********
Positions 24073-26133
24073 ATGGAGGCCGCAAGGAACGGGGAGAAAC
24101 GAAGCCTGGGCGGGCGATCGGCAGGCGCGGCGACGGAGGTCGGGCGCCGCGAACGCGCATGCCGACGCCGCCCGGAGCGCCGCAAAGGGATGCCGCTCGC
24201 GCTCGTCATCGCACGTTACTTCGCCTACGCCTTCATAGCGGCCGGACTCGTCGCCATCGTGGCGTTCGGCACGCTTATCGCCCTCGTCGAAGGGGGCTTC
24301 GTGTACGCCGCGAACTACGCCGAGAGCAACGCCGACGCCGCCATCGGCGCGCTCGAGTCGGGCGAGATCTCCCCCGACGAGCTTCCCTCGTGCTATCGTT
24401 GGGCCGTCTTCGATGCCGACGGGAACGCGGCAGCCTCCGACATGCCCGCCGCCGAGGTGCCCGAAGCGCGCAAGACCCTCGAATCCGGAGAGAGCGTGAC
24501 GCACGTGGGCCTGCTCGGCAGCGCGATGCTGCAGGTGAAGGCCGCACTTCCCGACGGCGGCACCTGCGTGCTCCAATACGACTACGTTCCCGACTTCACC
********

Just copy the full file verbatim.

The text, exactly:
Positions 24073-26133
24073 ATGGAGGCCGCAAGGAACGGGGAGAAAC
24101 GAAGCCTGGGCGGGCGATCGGCAGGCGCGGCGACGGAGGTCGGGCGCCGCGAACGCGCATGCCGACGCCGCCCGGAGCGCCGCAAAGGGATGCCGCTCGC
24201 GCTCGTCATCGCACGTTACTTCGCCTACGCCTTCATAGCGGCCGGACTCGTCGCCATCGTGGCGTTCGGCACGCTTATCGCCCTCGTCGAAGGGGGCTTC
24301 GTGTACGCCGCGAACTACGCCGAGAGCAACGCCGACGCCGCCATCGGCGCGCTCGAGTCGGGCGAGATCTCCCCCGACGAGCTTCCCTCGTGCTATCGTT
24401 GGGCCGTCTTCGATGCCGACGGGAACGCGGCAGCCTCCGACATGCCCGCCGCCGAGGTGCCCGAAGCGCGCAAGACCCTCGAATCCGGAGAGAGCGTGAC
24501 GCACGTGGGCCTGCTCGGCAGCGCGATGCTGCAGGTGAAGGCCGCACTTCCCGACGGCGGCACCTGCGTGCTCCAATACGACTACGTTCCCGACTTCACC